FAMILY life is more richly varied than ever before, says the BBC. There it is – the not-so-subtle dogma of the progressive creed. Diversity is always good – never dysfunction, always rich variety. And who could object to rich variety? Like a box of Quality Street, each brightly wrapped modern family arrangement as sweet as any other.
How awkward, then, to have to report that not all family set-ups are quite as pleasant and beneficial for children. According to the BBC’s Branwen Jeffreys, two large studies, one in the US and one in the UK, are ‘beginning to provide some evidence suggesting there is a measurable difference in how well children fare on average in single-parent families’. Well, who knew? It is certainly good that the BBC is reporting this highly non-PC finding – but it is hardly news, at least not to anyone who hasn’t swallowed the dominant Leftist ideology whole. The poorer average outcomes for children who lack fathers, in particular, is so well established, and the facts so widely communicated, that it is incredible some people are still ignorant of it. It’s almost as though they don’t want to hear inconvenient facts, or risk them getting out into the general population.
A key finding in the US study is that children whose parents are not married or where one is absent are ‘twice as likely not to graduate from high school’. The academic overseeing the project, Professor Sara McLanahan, explains: ‘Having two adults who co-operate to raise the child, who give time and money, means there are just more resources than one doing it.’ Indeed. But didn’t humanity discover this a few thousand years ago? Isn’t it why marriage became ubiquitous in human culture? To ensure the shared responsibility for and commitment of both mother and father to their children. And this is not even to mention the crucial role fathers play in children’s emotional development.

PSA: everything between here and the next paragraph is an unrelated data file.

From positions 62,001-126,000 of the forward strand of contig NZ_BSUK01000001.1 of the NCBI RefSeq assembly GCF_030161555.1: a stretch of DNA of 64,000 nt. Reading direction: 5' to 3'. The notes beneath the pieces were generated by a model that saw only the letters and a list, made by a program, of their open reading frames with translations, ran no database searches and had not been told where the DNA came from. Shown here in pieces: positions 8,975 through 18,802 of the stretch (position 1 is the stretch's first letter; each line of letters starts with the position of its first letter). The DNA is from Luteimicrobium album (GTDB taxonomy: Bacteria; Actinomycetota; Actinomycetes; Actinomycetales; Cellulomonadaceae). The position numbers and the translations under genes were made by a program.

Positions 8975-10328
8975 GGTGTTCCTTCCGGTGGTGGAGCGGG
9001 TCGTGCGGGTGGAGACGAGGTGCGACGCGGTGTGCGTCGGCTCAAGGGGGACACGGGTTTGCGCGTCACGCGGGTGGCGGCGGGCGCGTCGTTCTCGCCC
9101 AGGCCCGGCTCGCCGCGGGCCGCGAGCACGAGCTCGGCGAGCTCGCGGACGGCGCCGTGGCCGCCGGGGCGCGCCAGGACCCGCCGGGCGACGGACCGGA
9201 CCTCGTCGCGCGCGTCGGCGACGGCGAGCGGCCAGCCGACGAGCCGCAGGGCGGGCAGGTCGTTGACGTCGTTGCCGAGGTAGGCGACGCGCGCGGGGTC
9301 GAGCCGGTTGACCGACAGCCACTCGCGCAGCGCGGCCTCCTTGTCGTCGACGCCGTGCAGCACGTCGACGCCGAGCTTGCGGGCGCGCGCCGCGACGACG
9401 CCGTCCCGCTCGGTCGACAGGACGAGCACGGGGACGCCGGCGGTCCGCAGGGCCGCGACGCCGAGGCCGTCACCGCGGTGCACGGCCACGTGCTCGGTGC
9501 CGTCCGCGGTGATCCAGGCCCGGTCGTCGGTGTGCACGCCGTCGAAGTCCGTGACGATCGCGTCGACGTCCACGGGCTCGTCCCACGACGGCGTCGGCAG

Worry not, though, high priests of Leftism and feminism. Neither this study, nor the UK Millennium Cohort Study which is (unsurprisingly) making similar findings, are being used to recommend anything so regressive as reinforcing family values and the importance of marriage. Jeffreys says: ‘Neither Professor McLanahan nor Professor Fitzsimons [UK Millennium Cohort Study lead researcher Emla Fitzsimons from the Institute of Education] think their research should change the complex decisions individuals make about how to raise their children.’
So don’t panic: no one is actually expecting anyone to take any additional responsibility for their lives or consider how their choices and decisions might impact on their hapless offspring. The studies’ authors are only ‘asking questions of wider society (my italics) about what could be done to provide more support to parents taking on the difficult job of bringing up children on their own’.
So there you have it: the solution is not more marriage but more money, not more family stability but more state. More tax-funded subsidies for single-parent families, despite all the evidence that what the state subsidises it multiplies; that increased support for single-parent families since the 1980s has led, unsurprisingly, to more choosing to be single parents – creating ever more ‘need’ as well as more challenging family set-ups that these good-hearted researchers want us to address.
What we need instead is an explanation of why what is now typically dismissed as a ‘traditional’ family set-up is plainly the most functional family set-up and why children thrive best in it – and why it is no more than they deserve from adults. This is what we need to teach adults and children: that it is the gold standard, albeit hard today to attain, but never as merely one option among many in a ‘richly varied’ array.
This is why marriage must be recognised properly in the tax system as working for the state, for society as well as for the whole family.
It’s high time the social justice warrior Left came clean about what even their own research shows – that life is not a box of Quality Street, to pick your purple or green wrapper from, but a set of choices that have consequences. Consequences that are grave for children and society.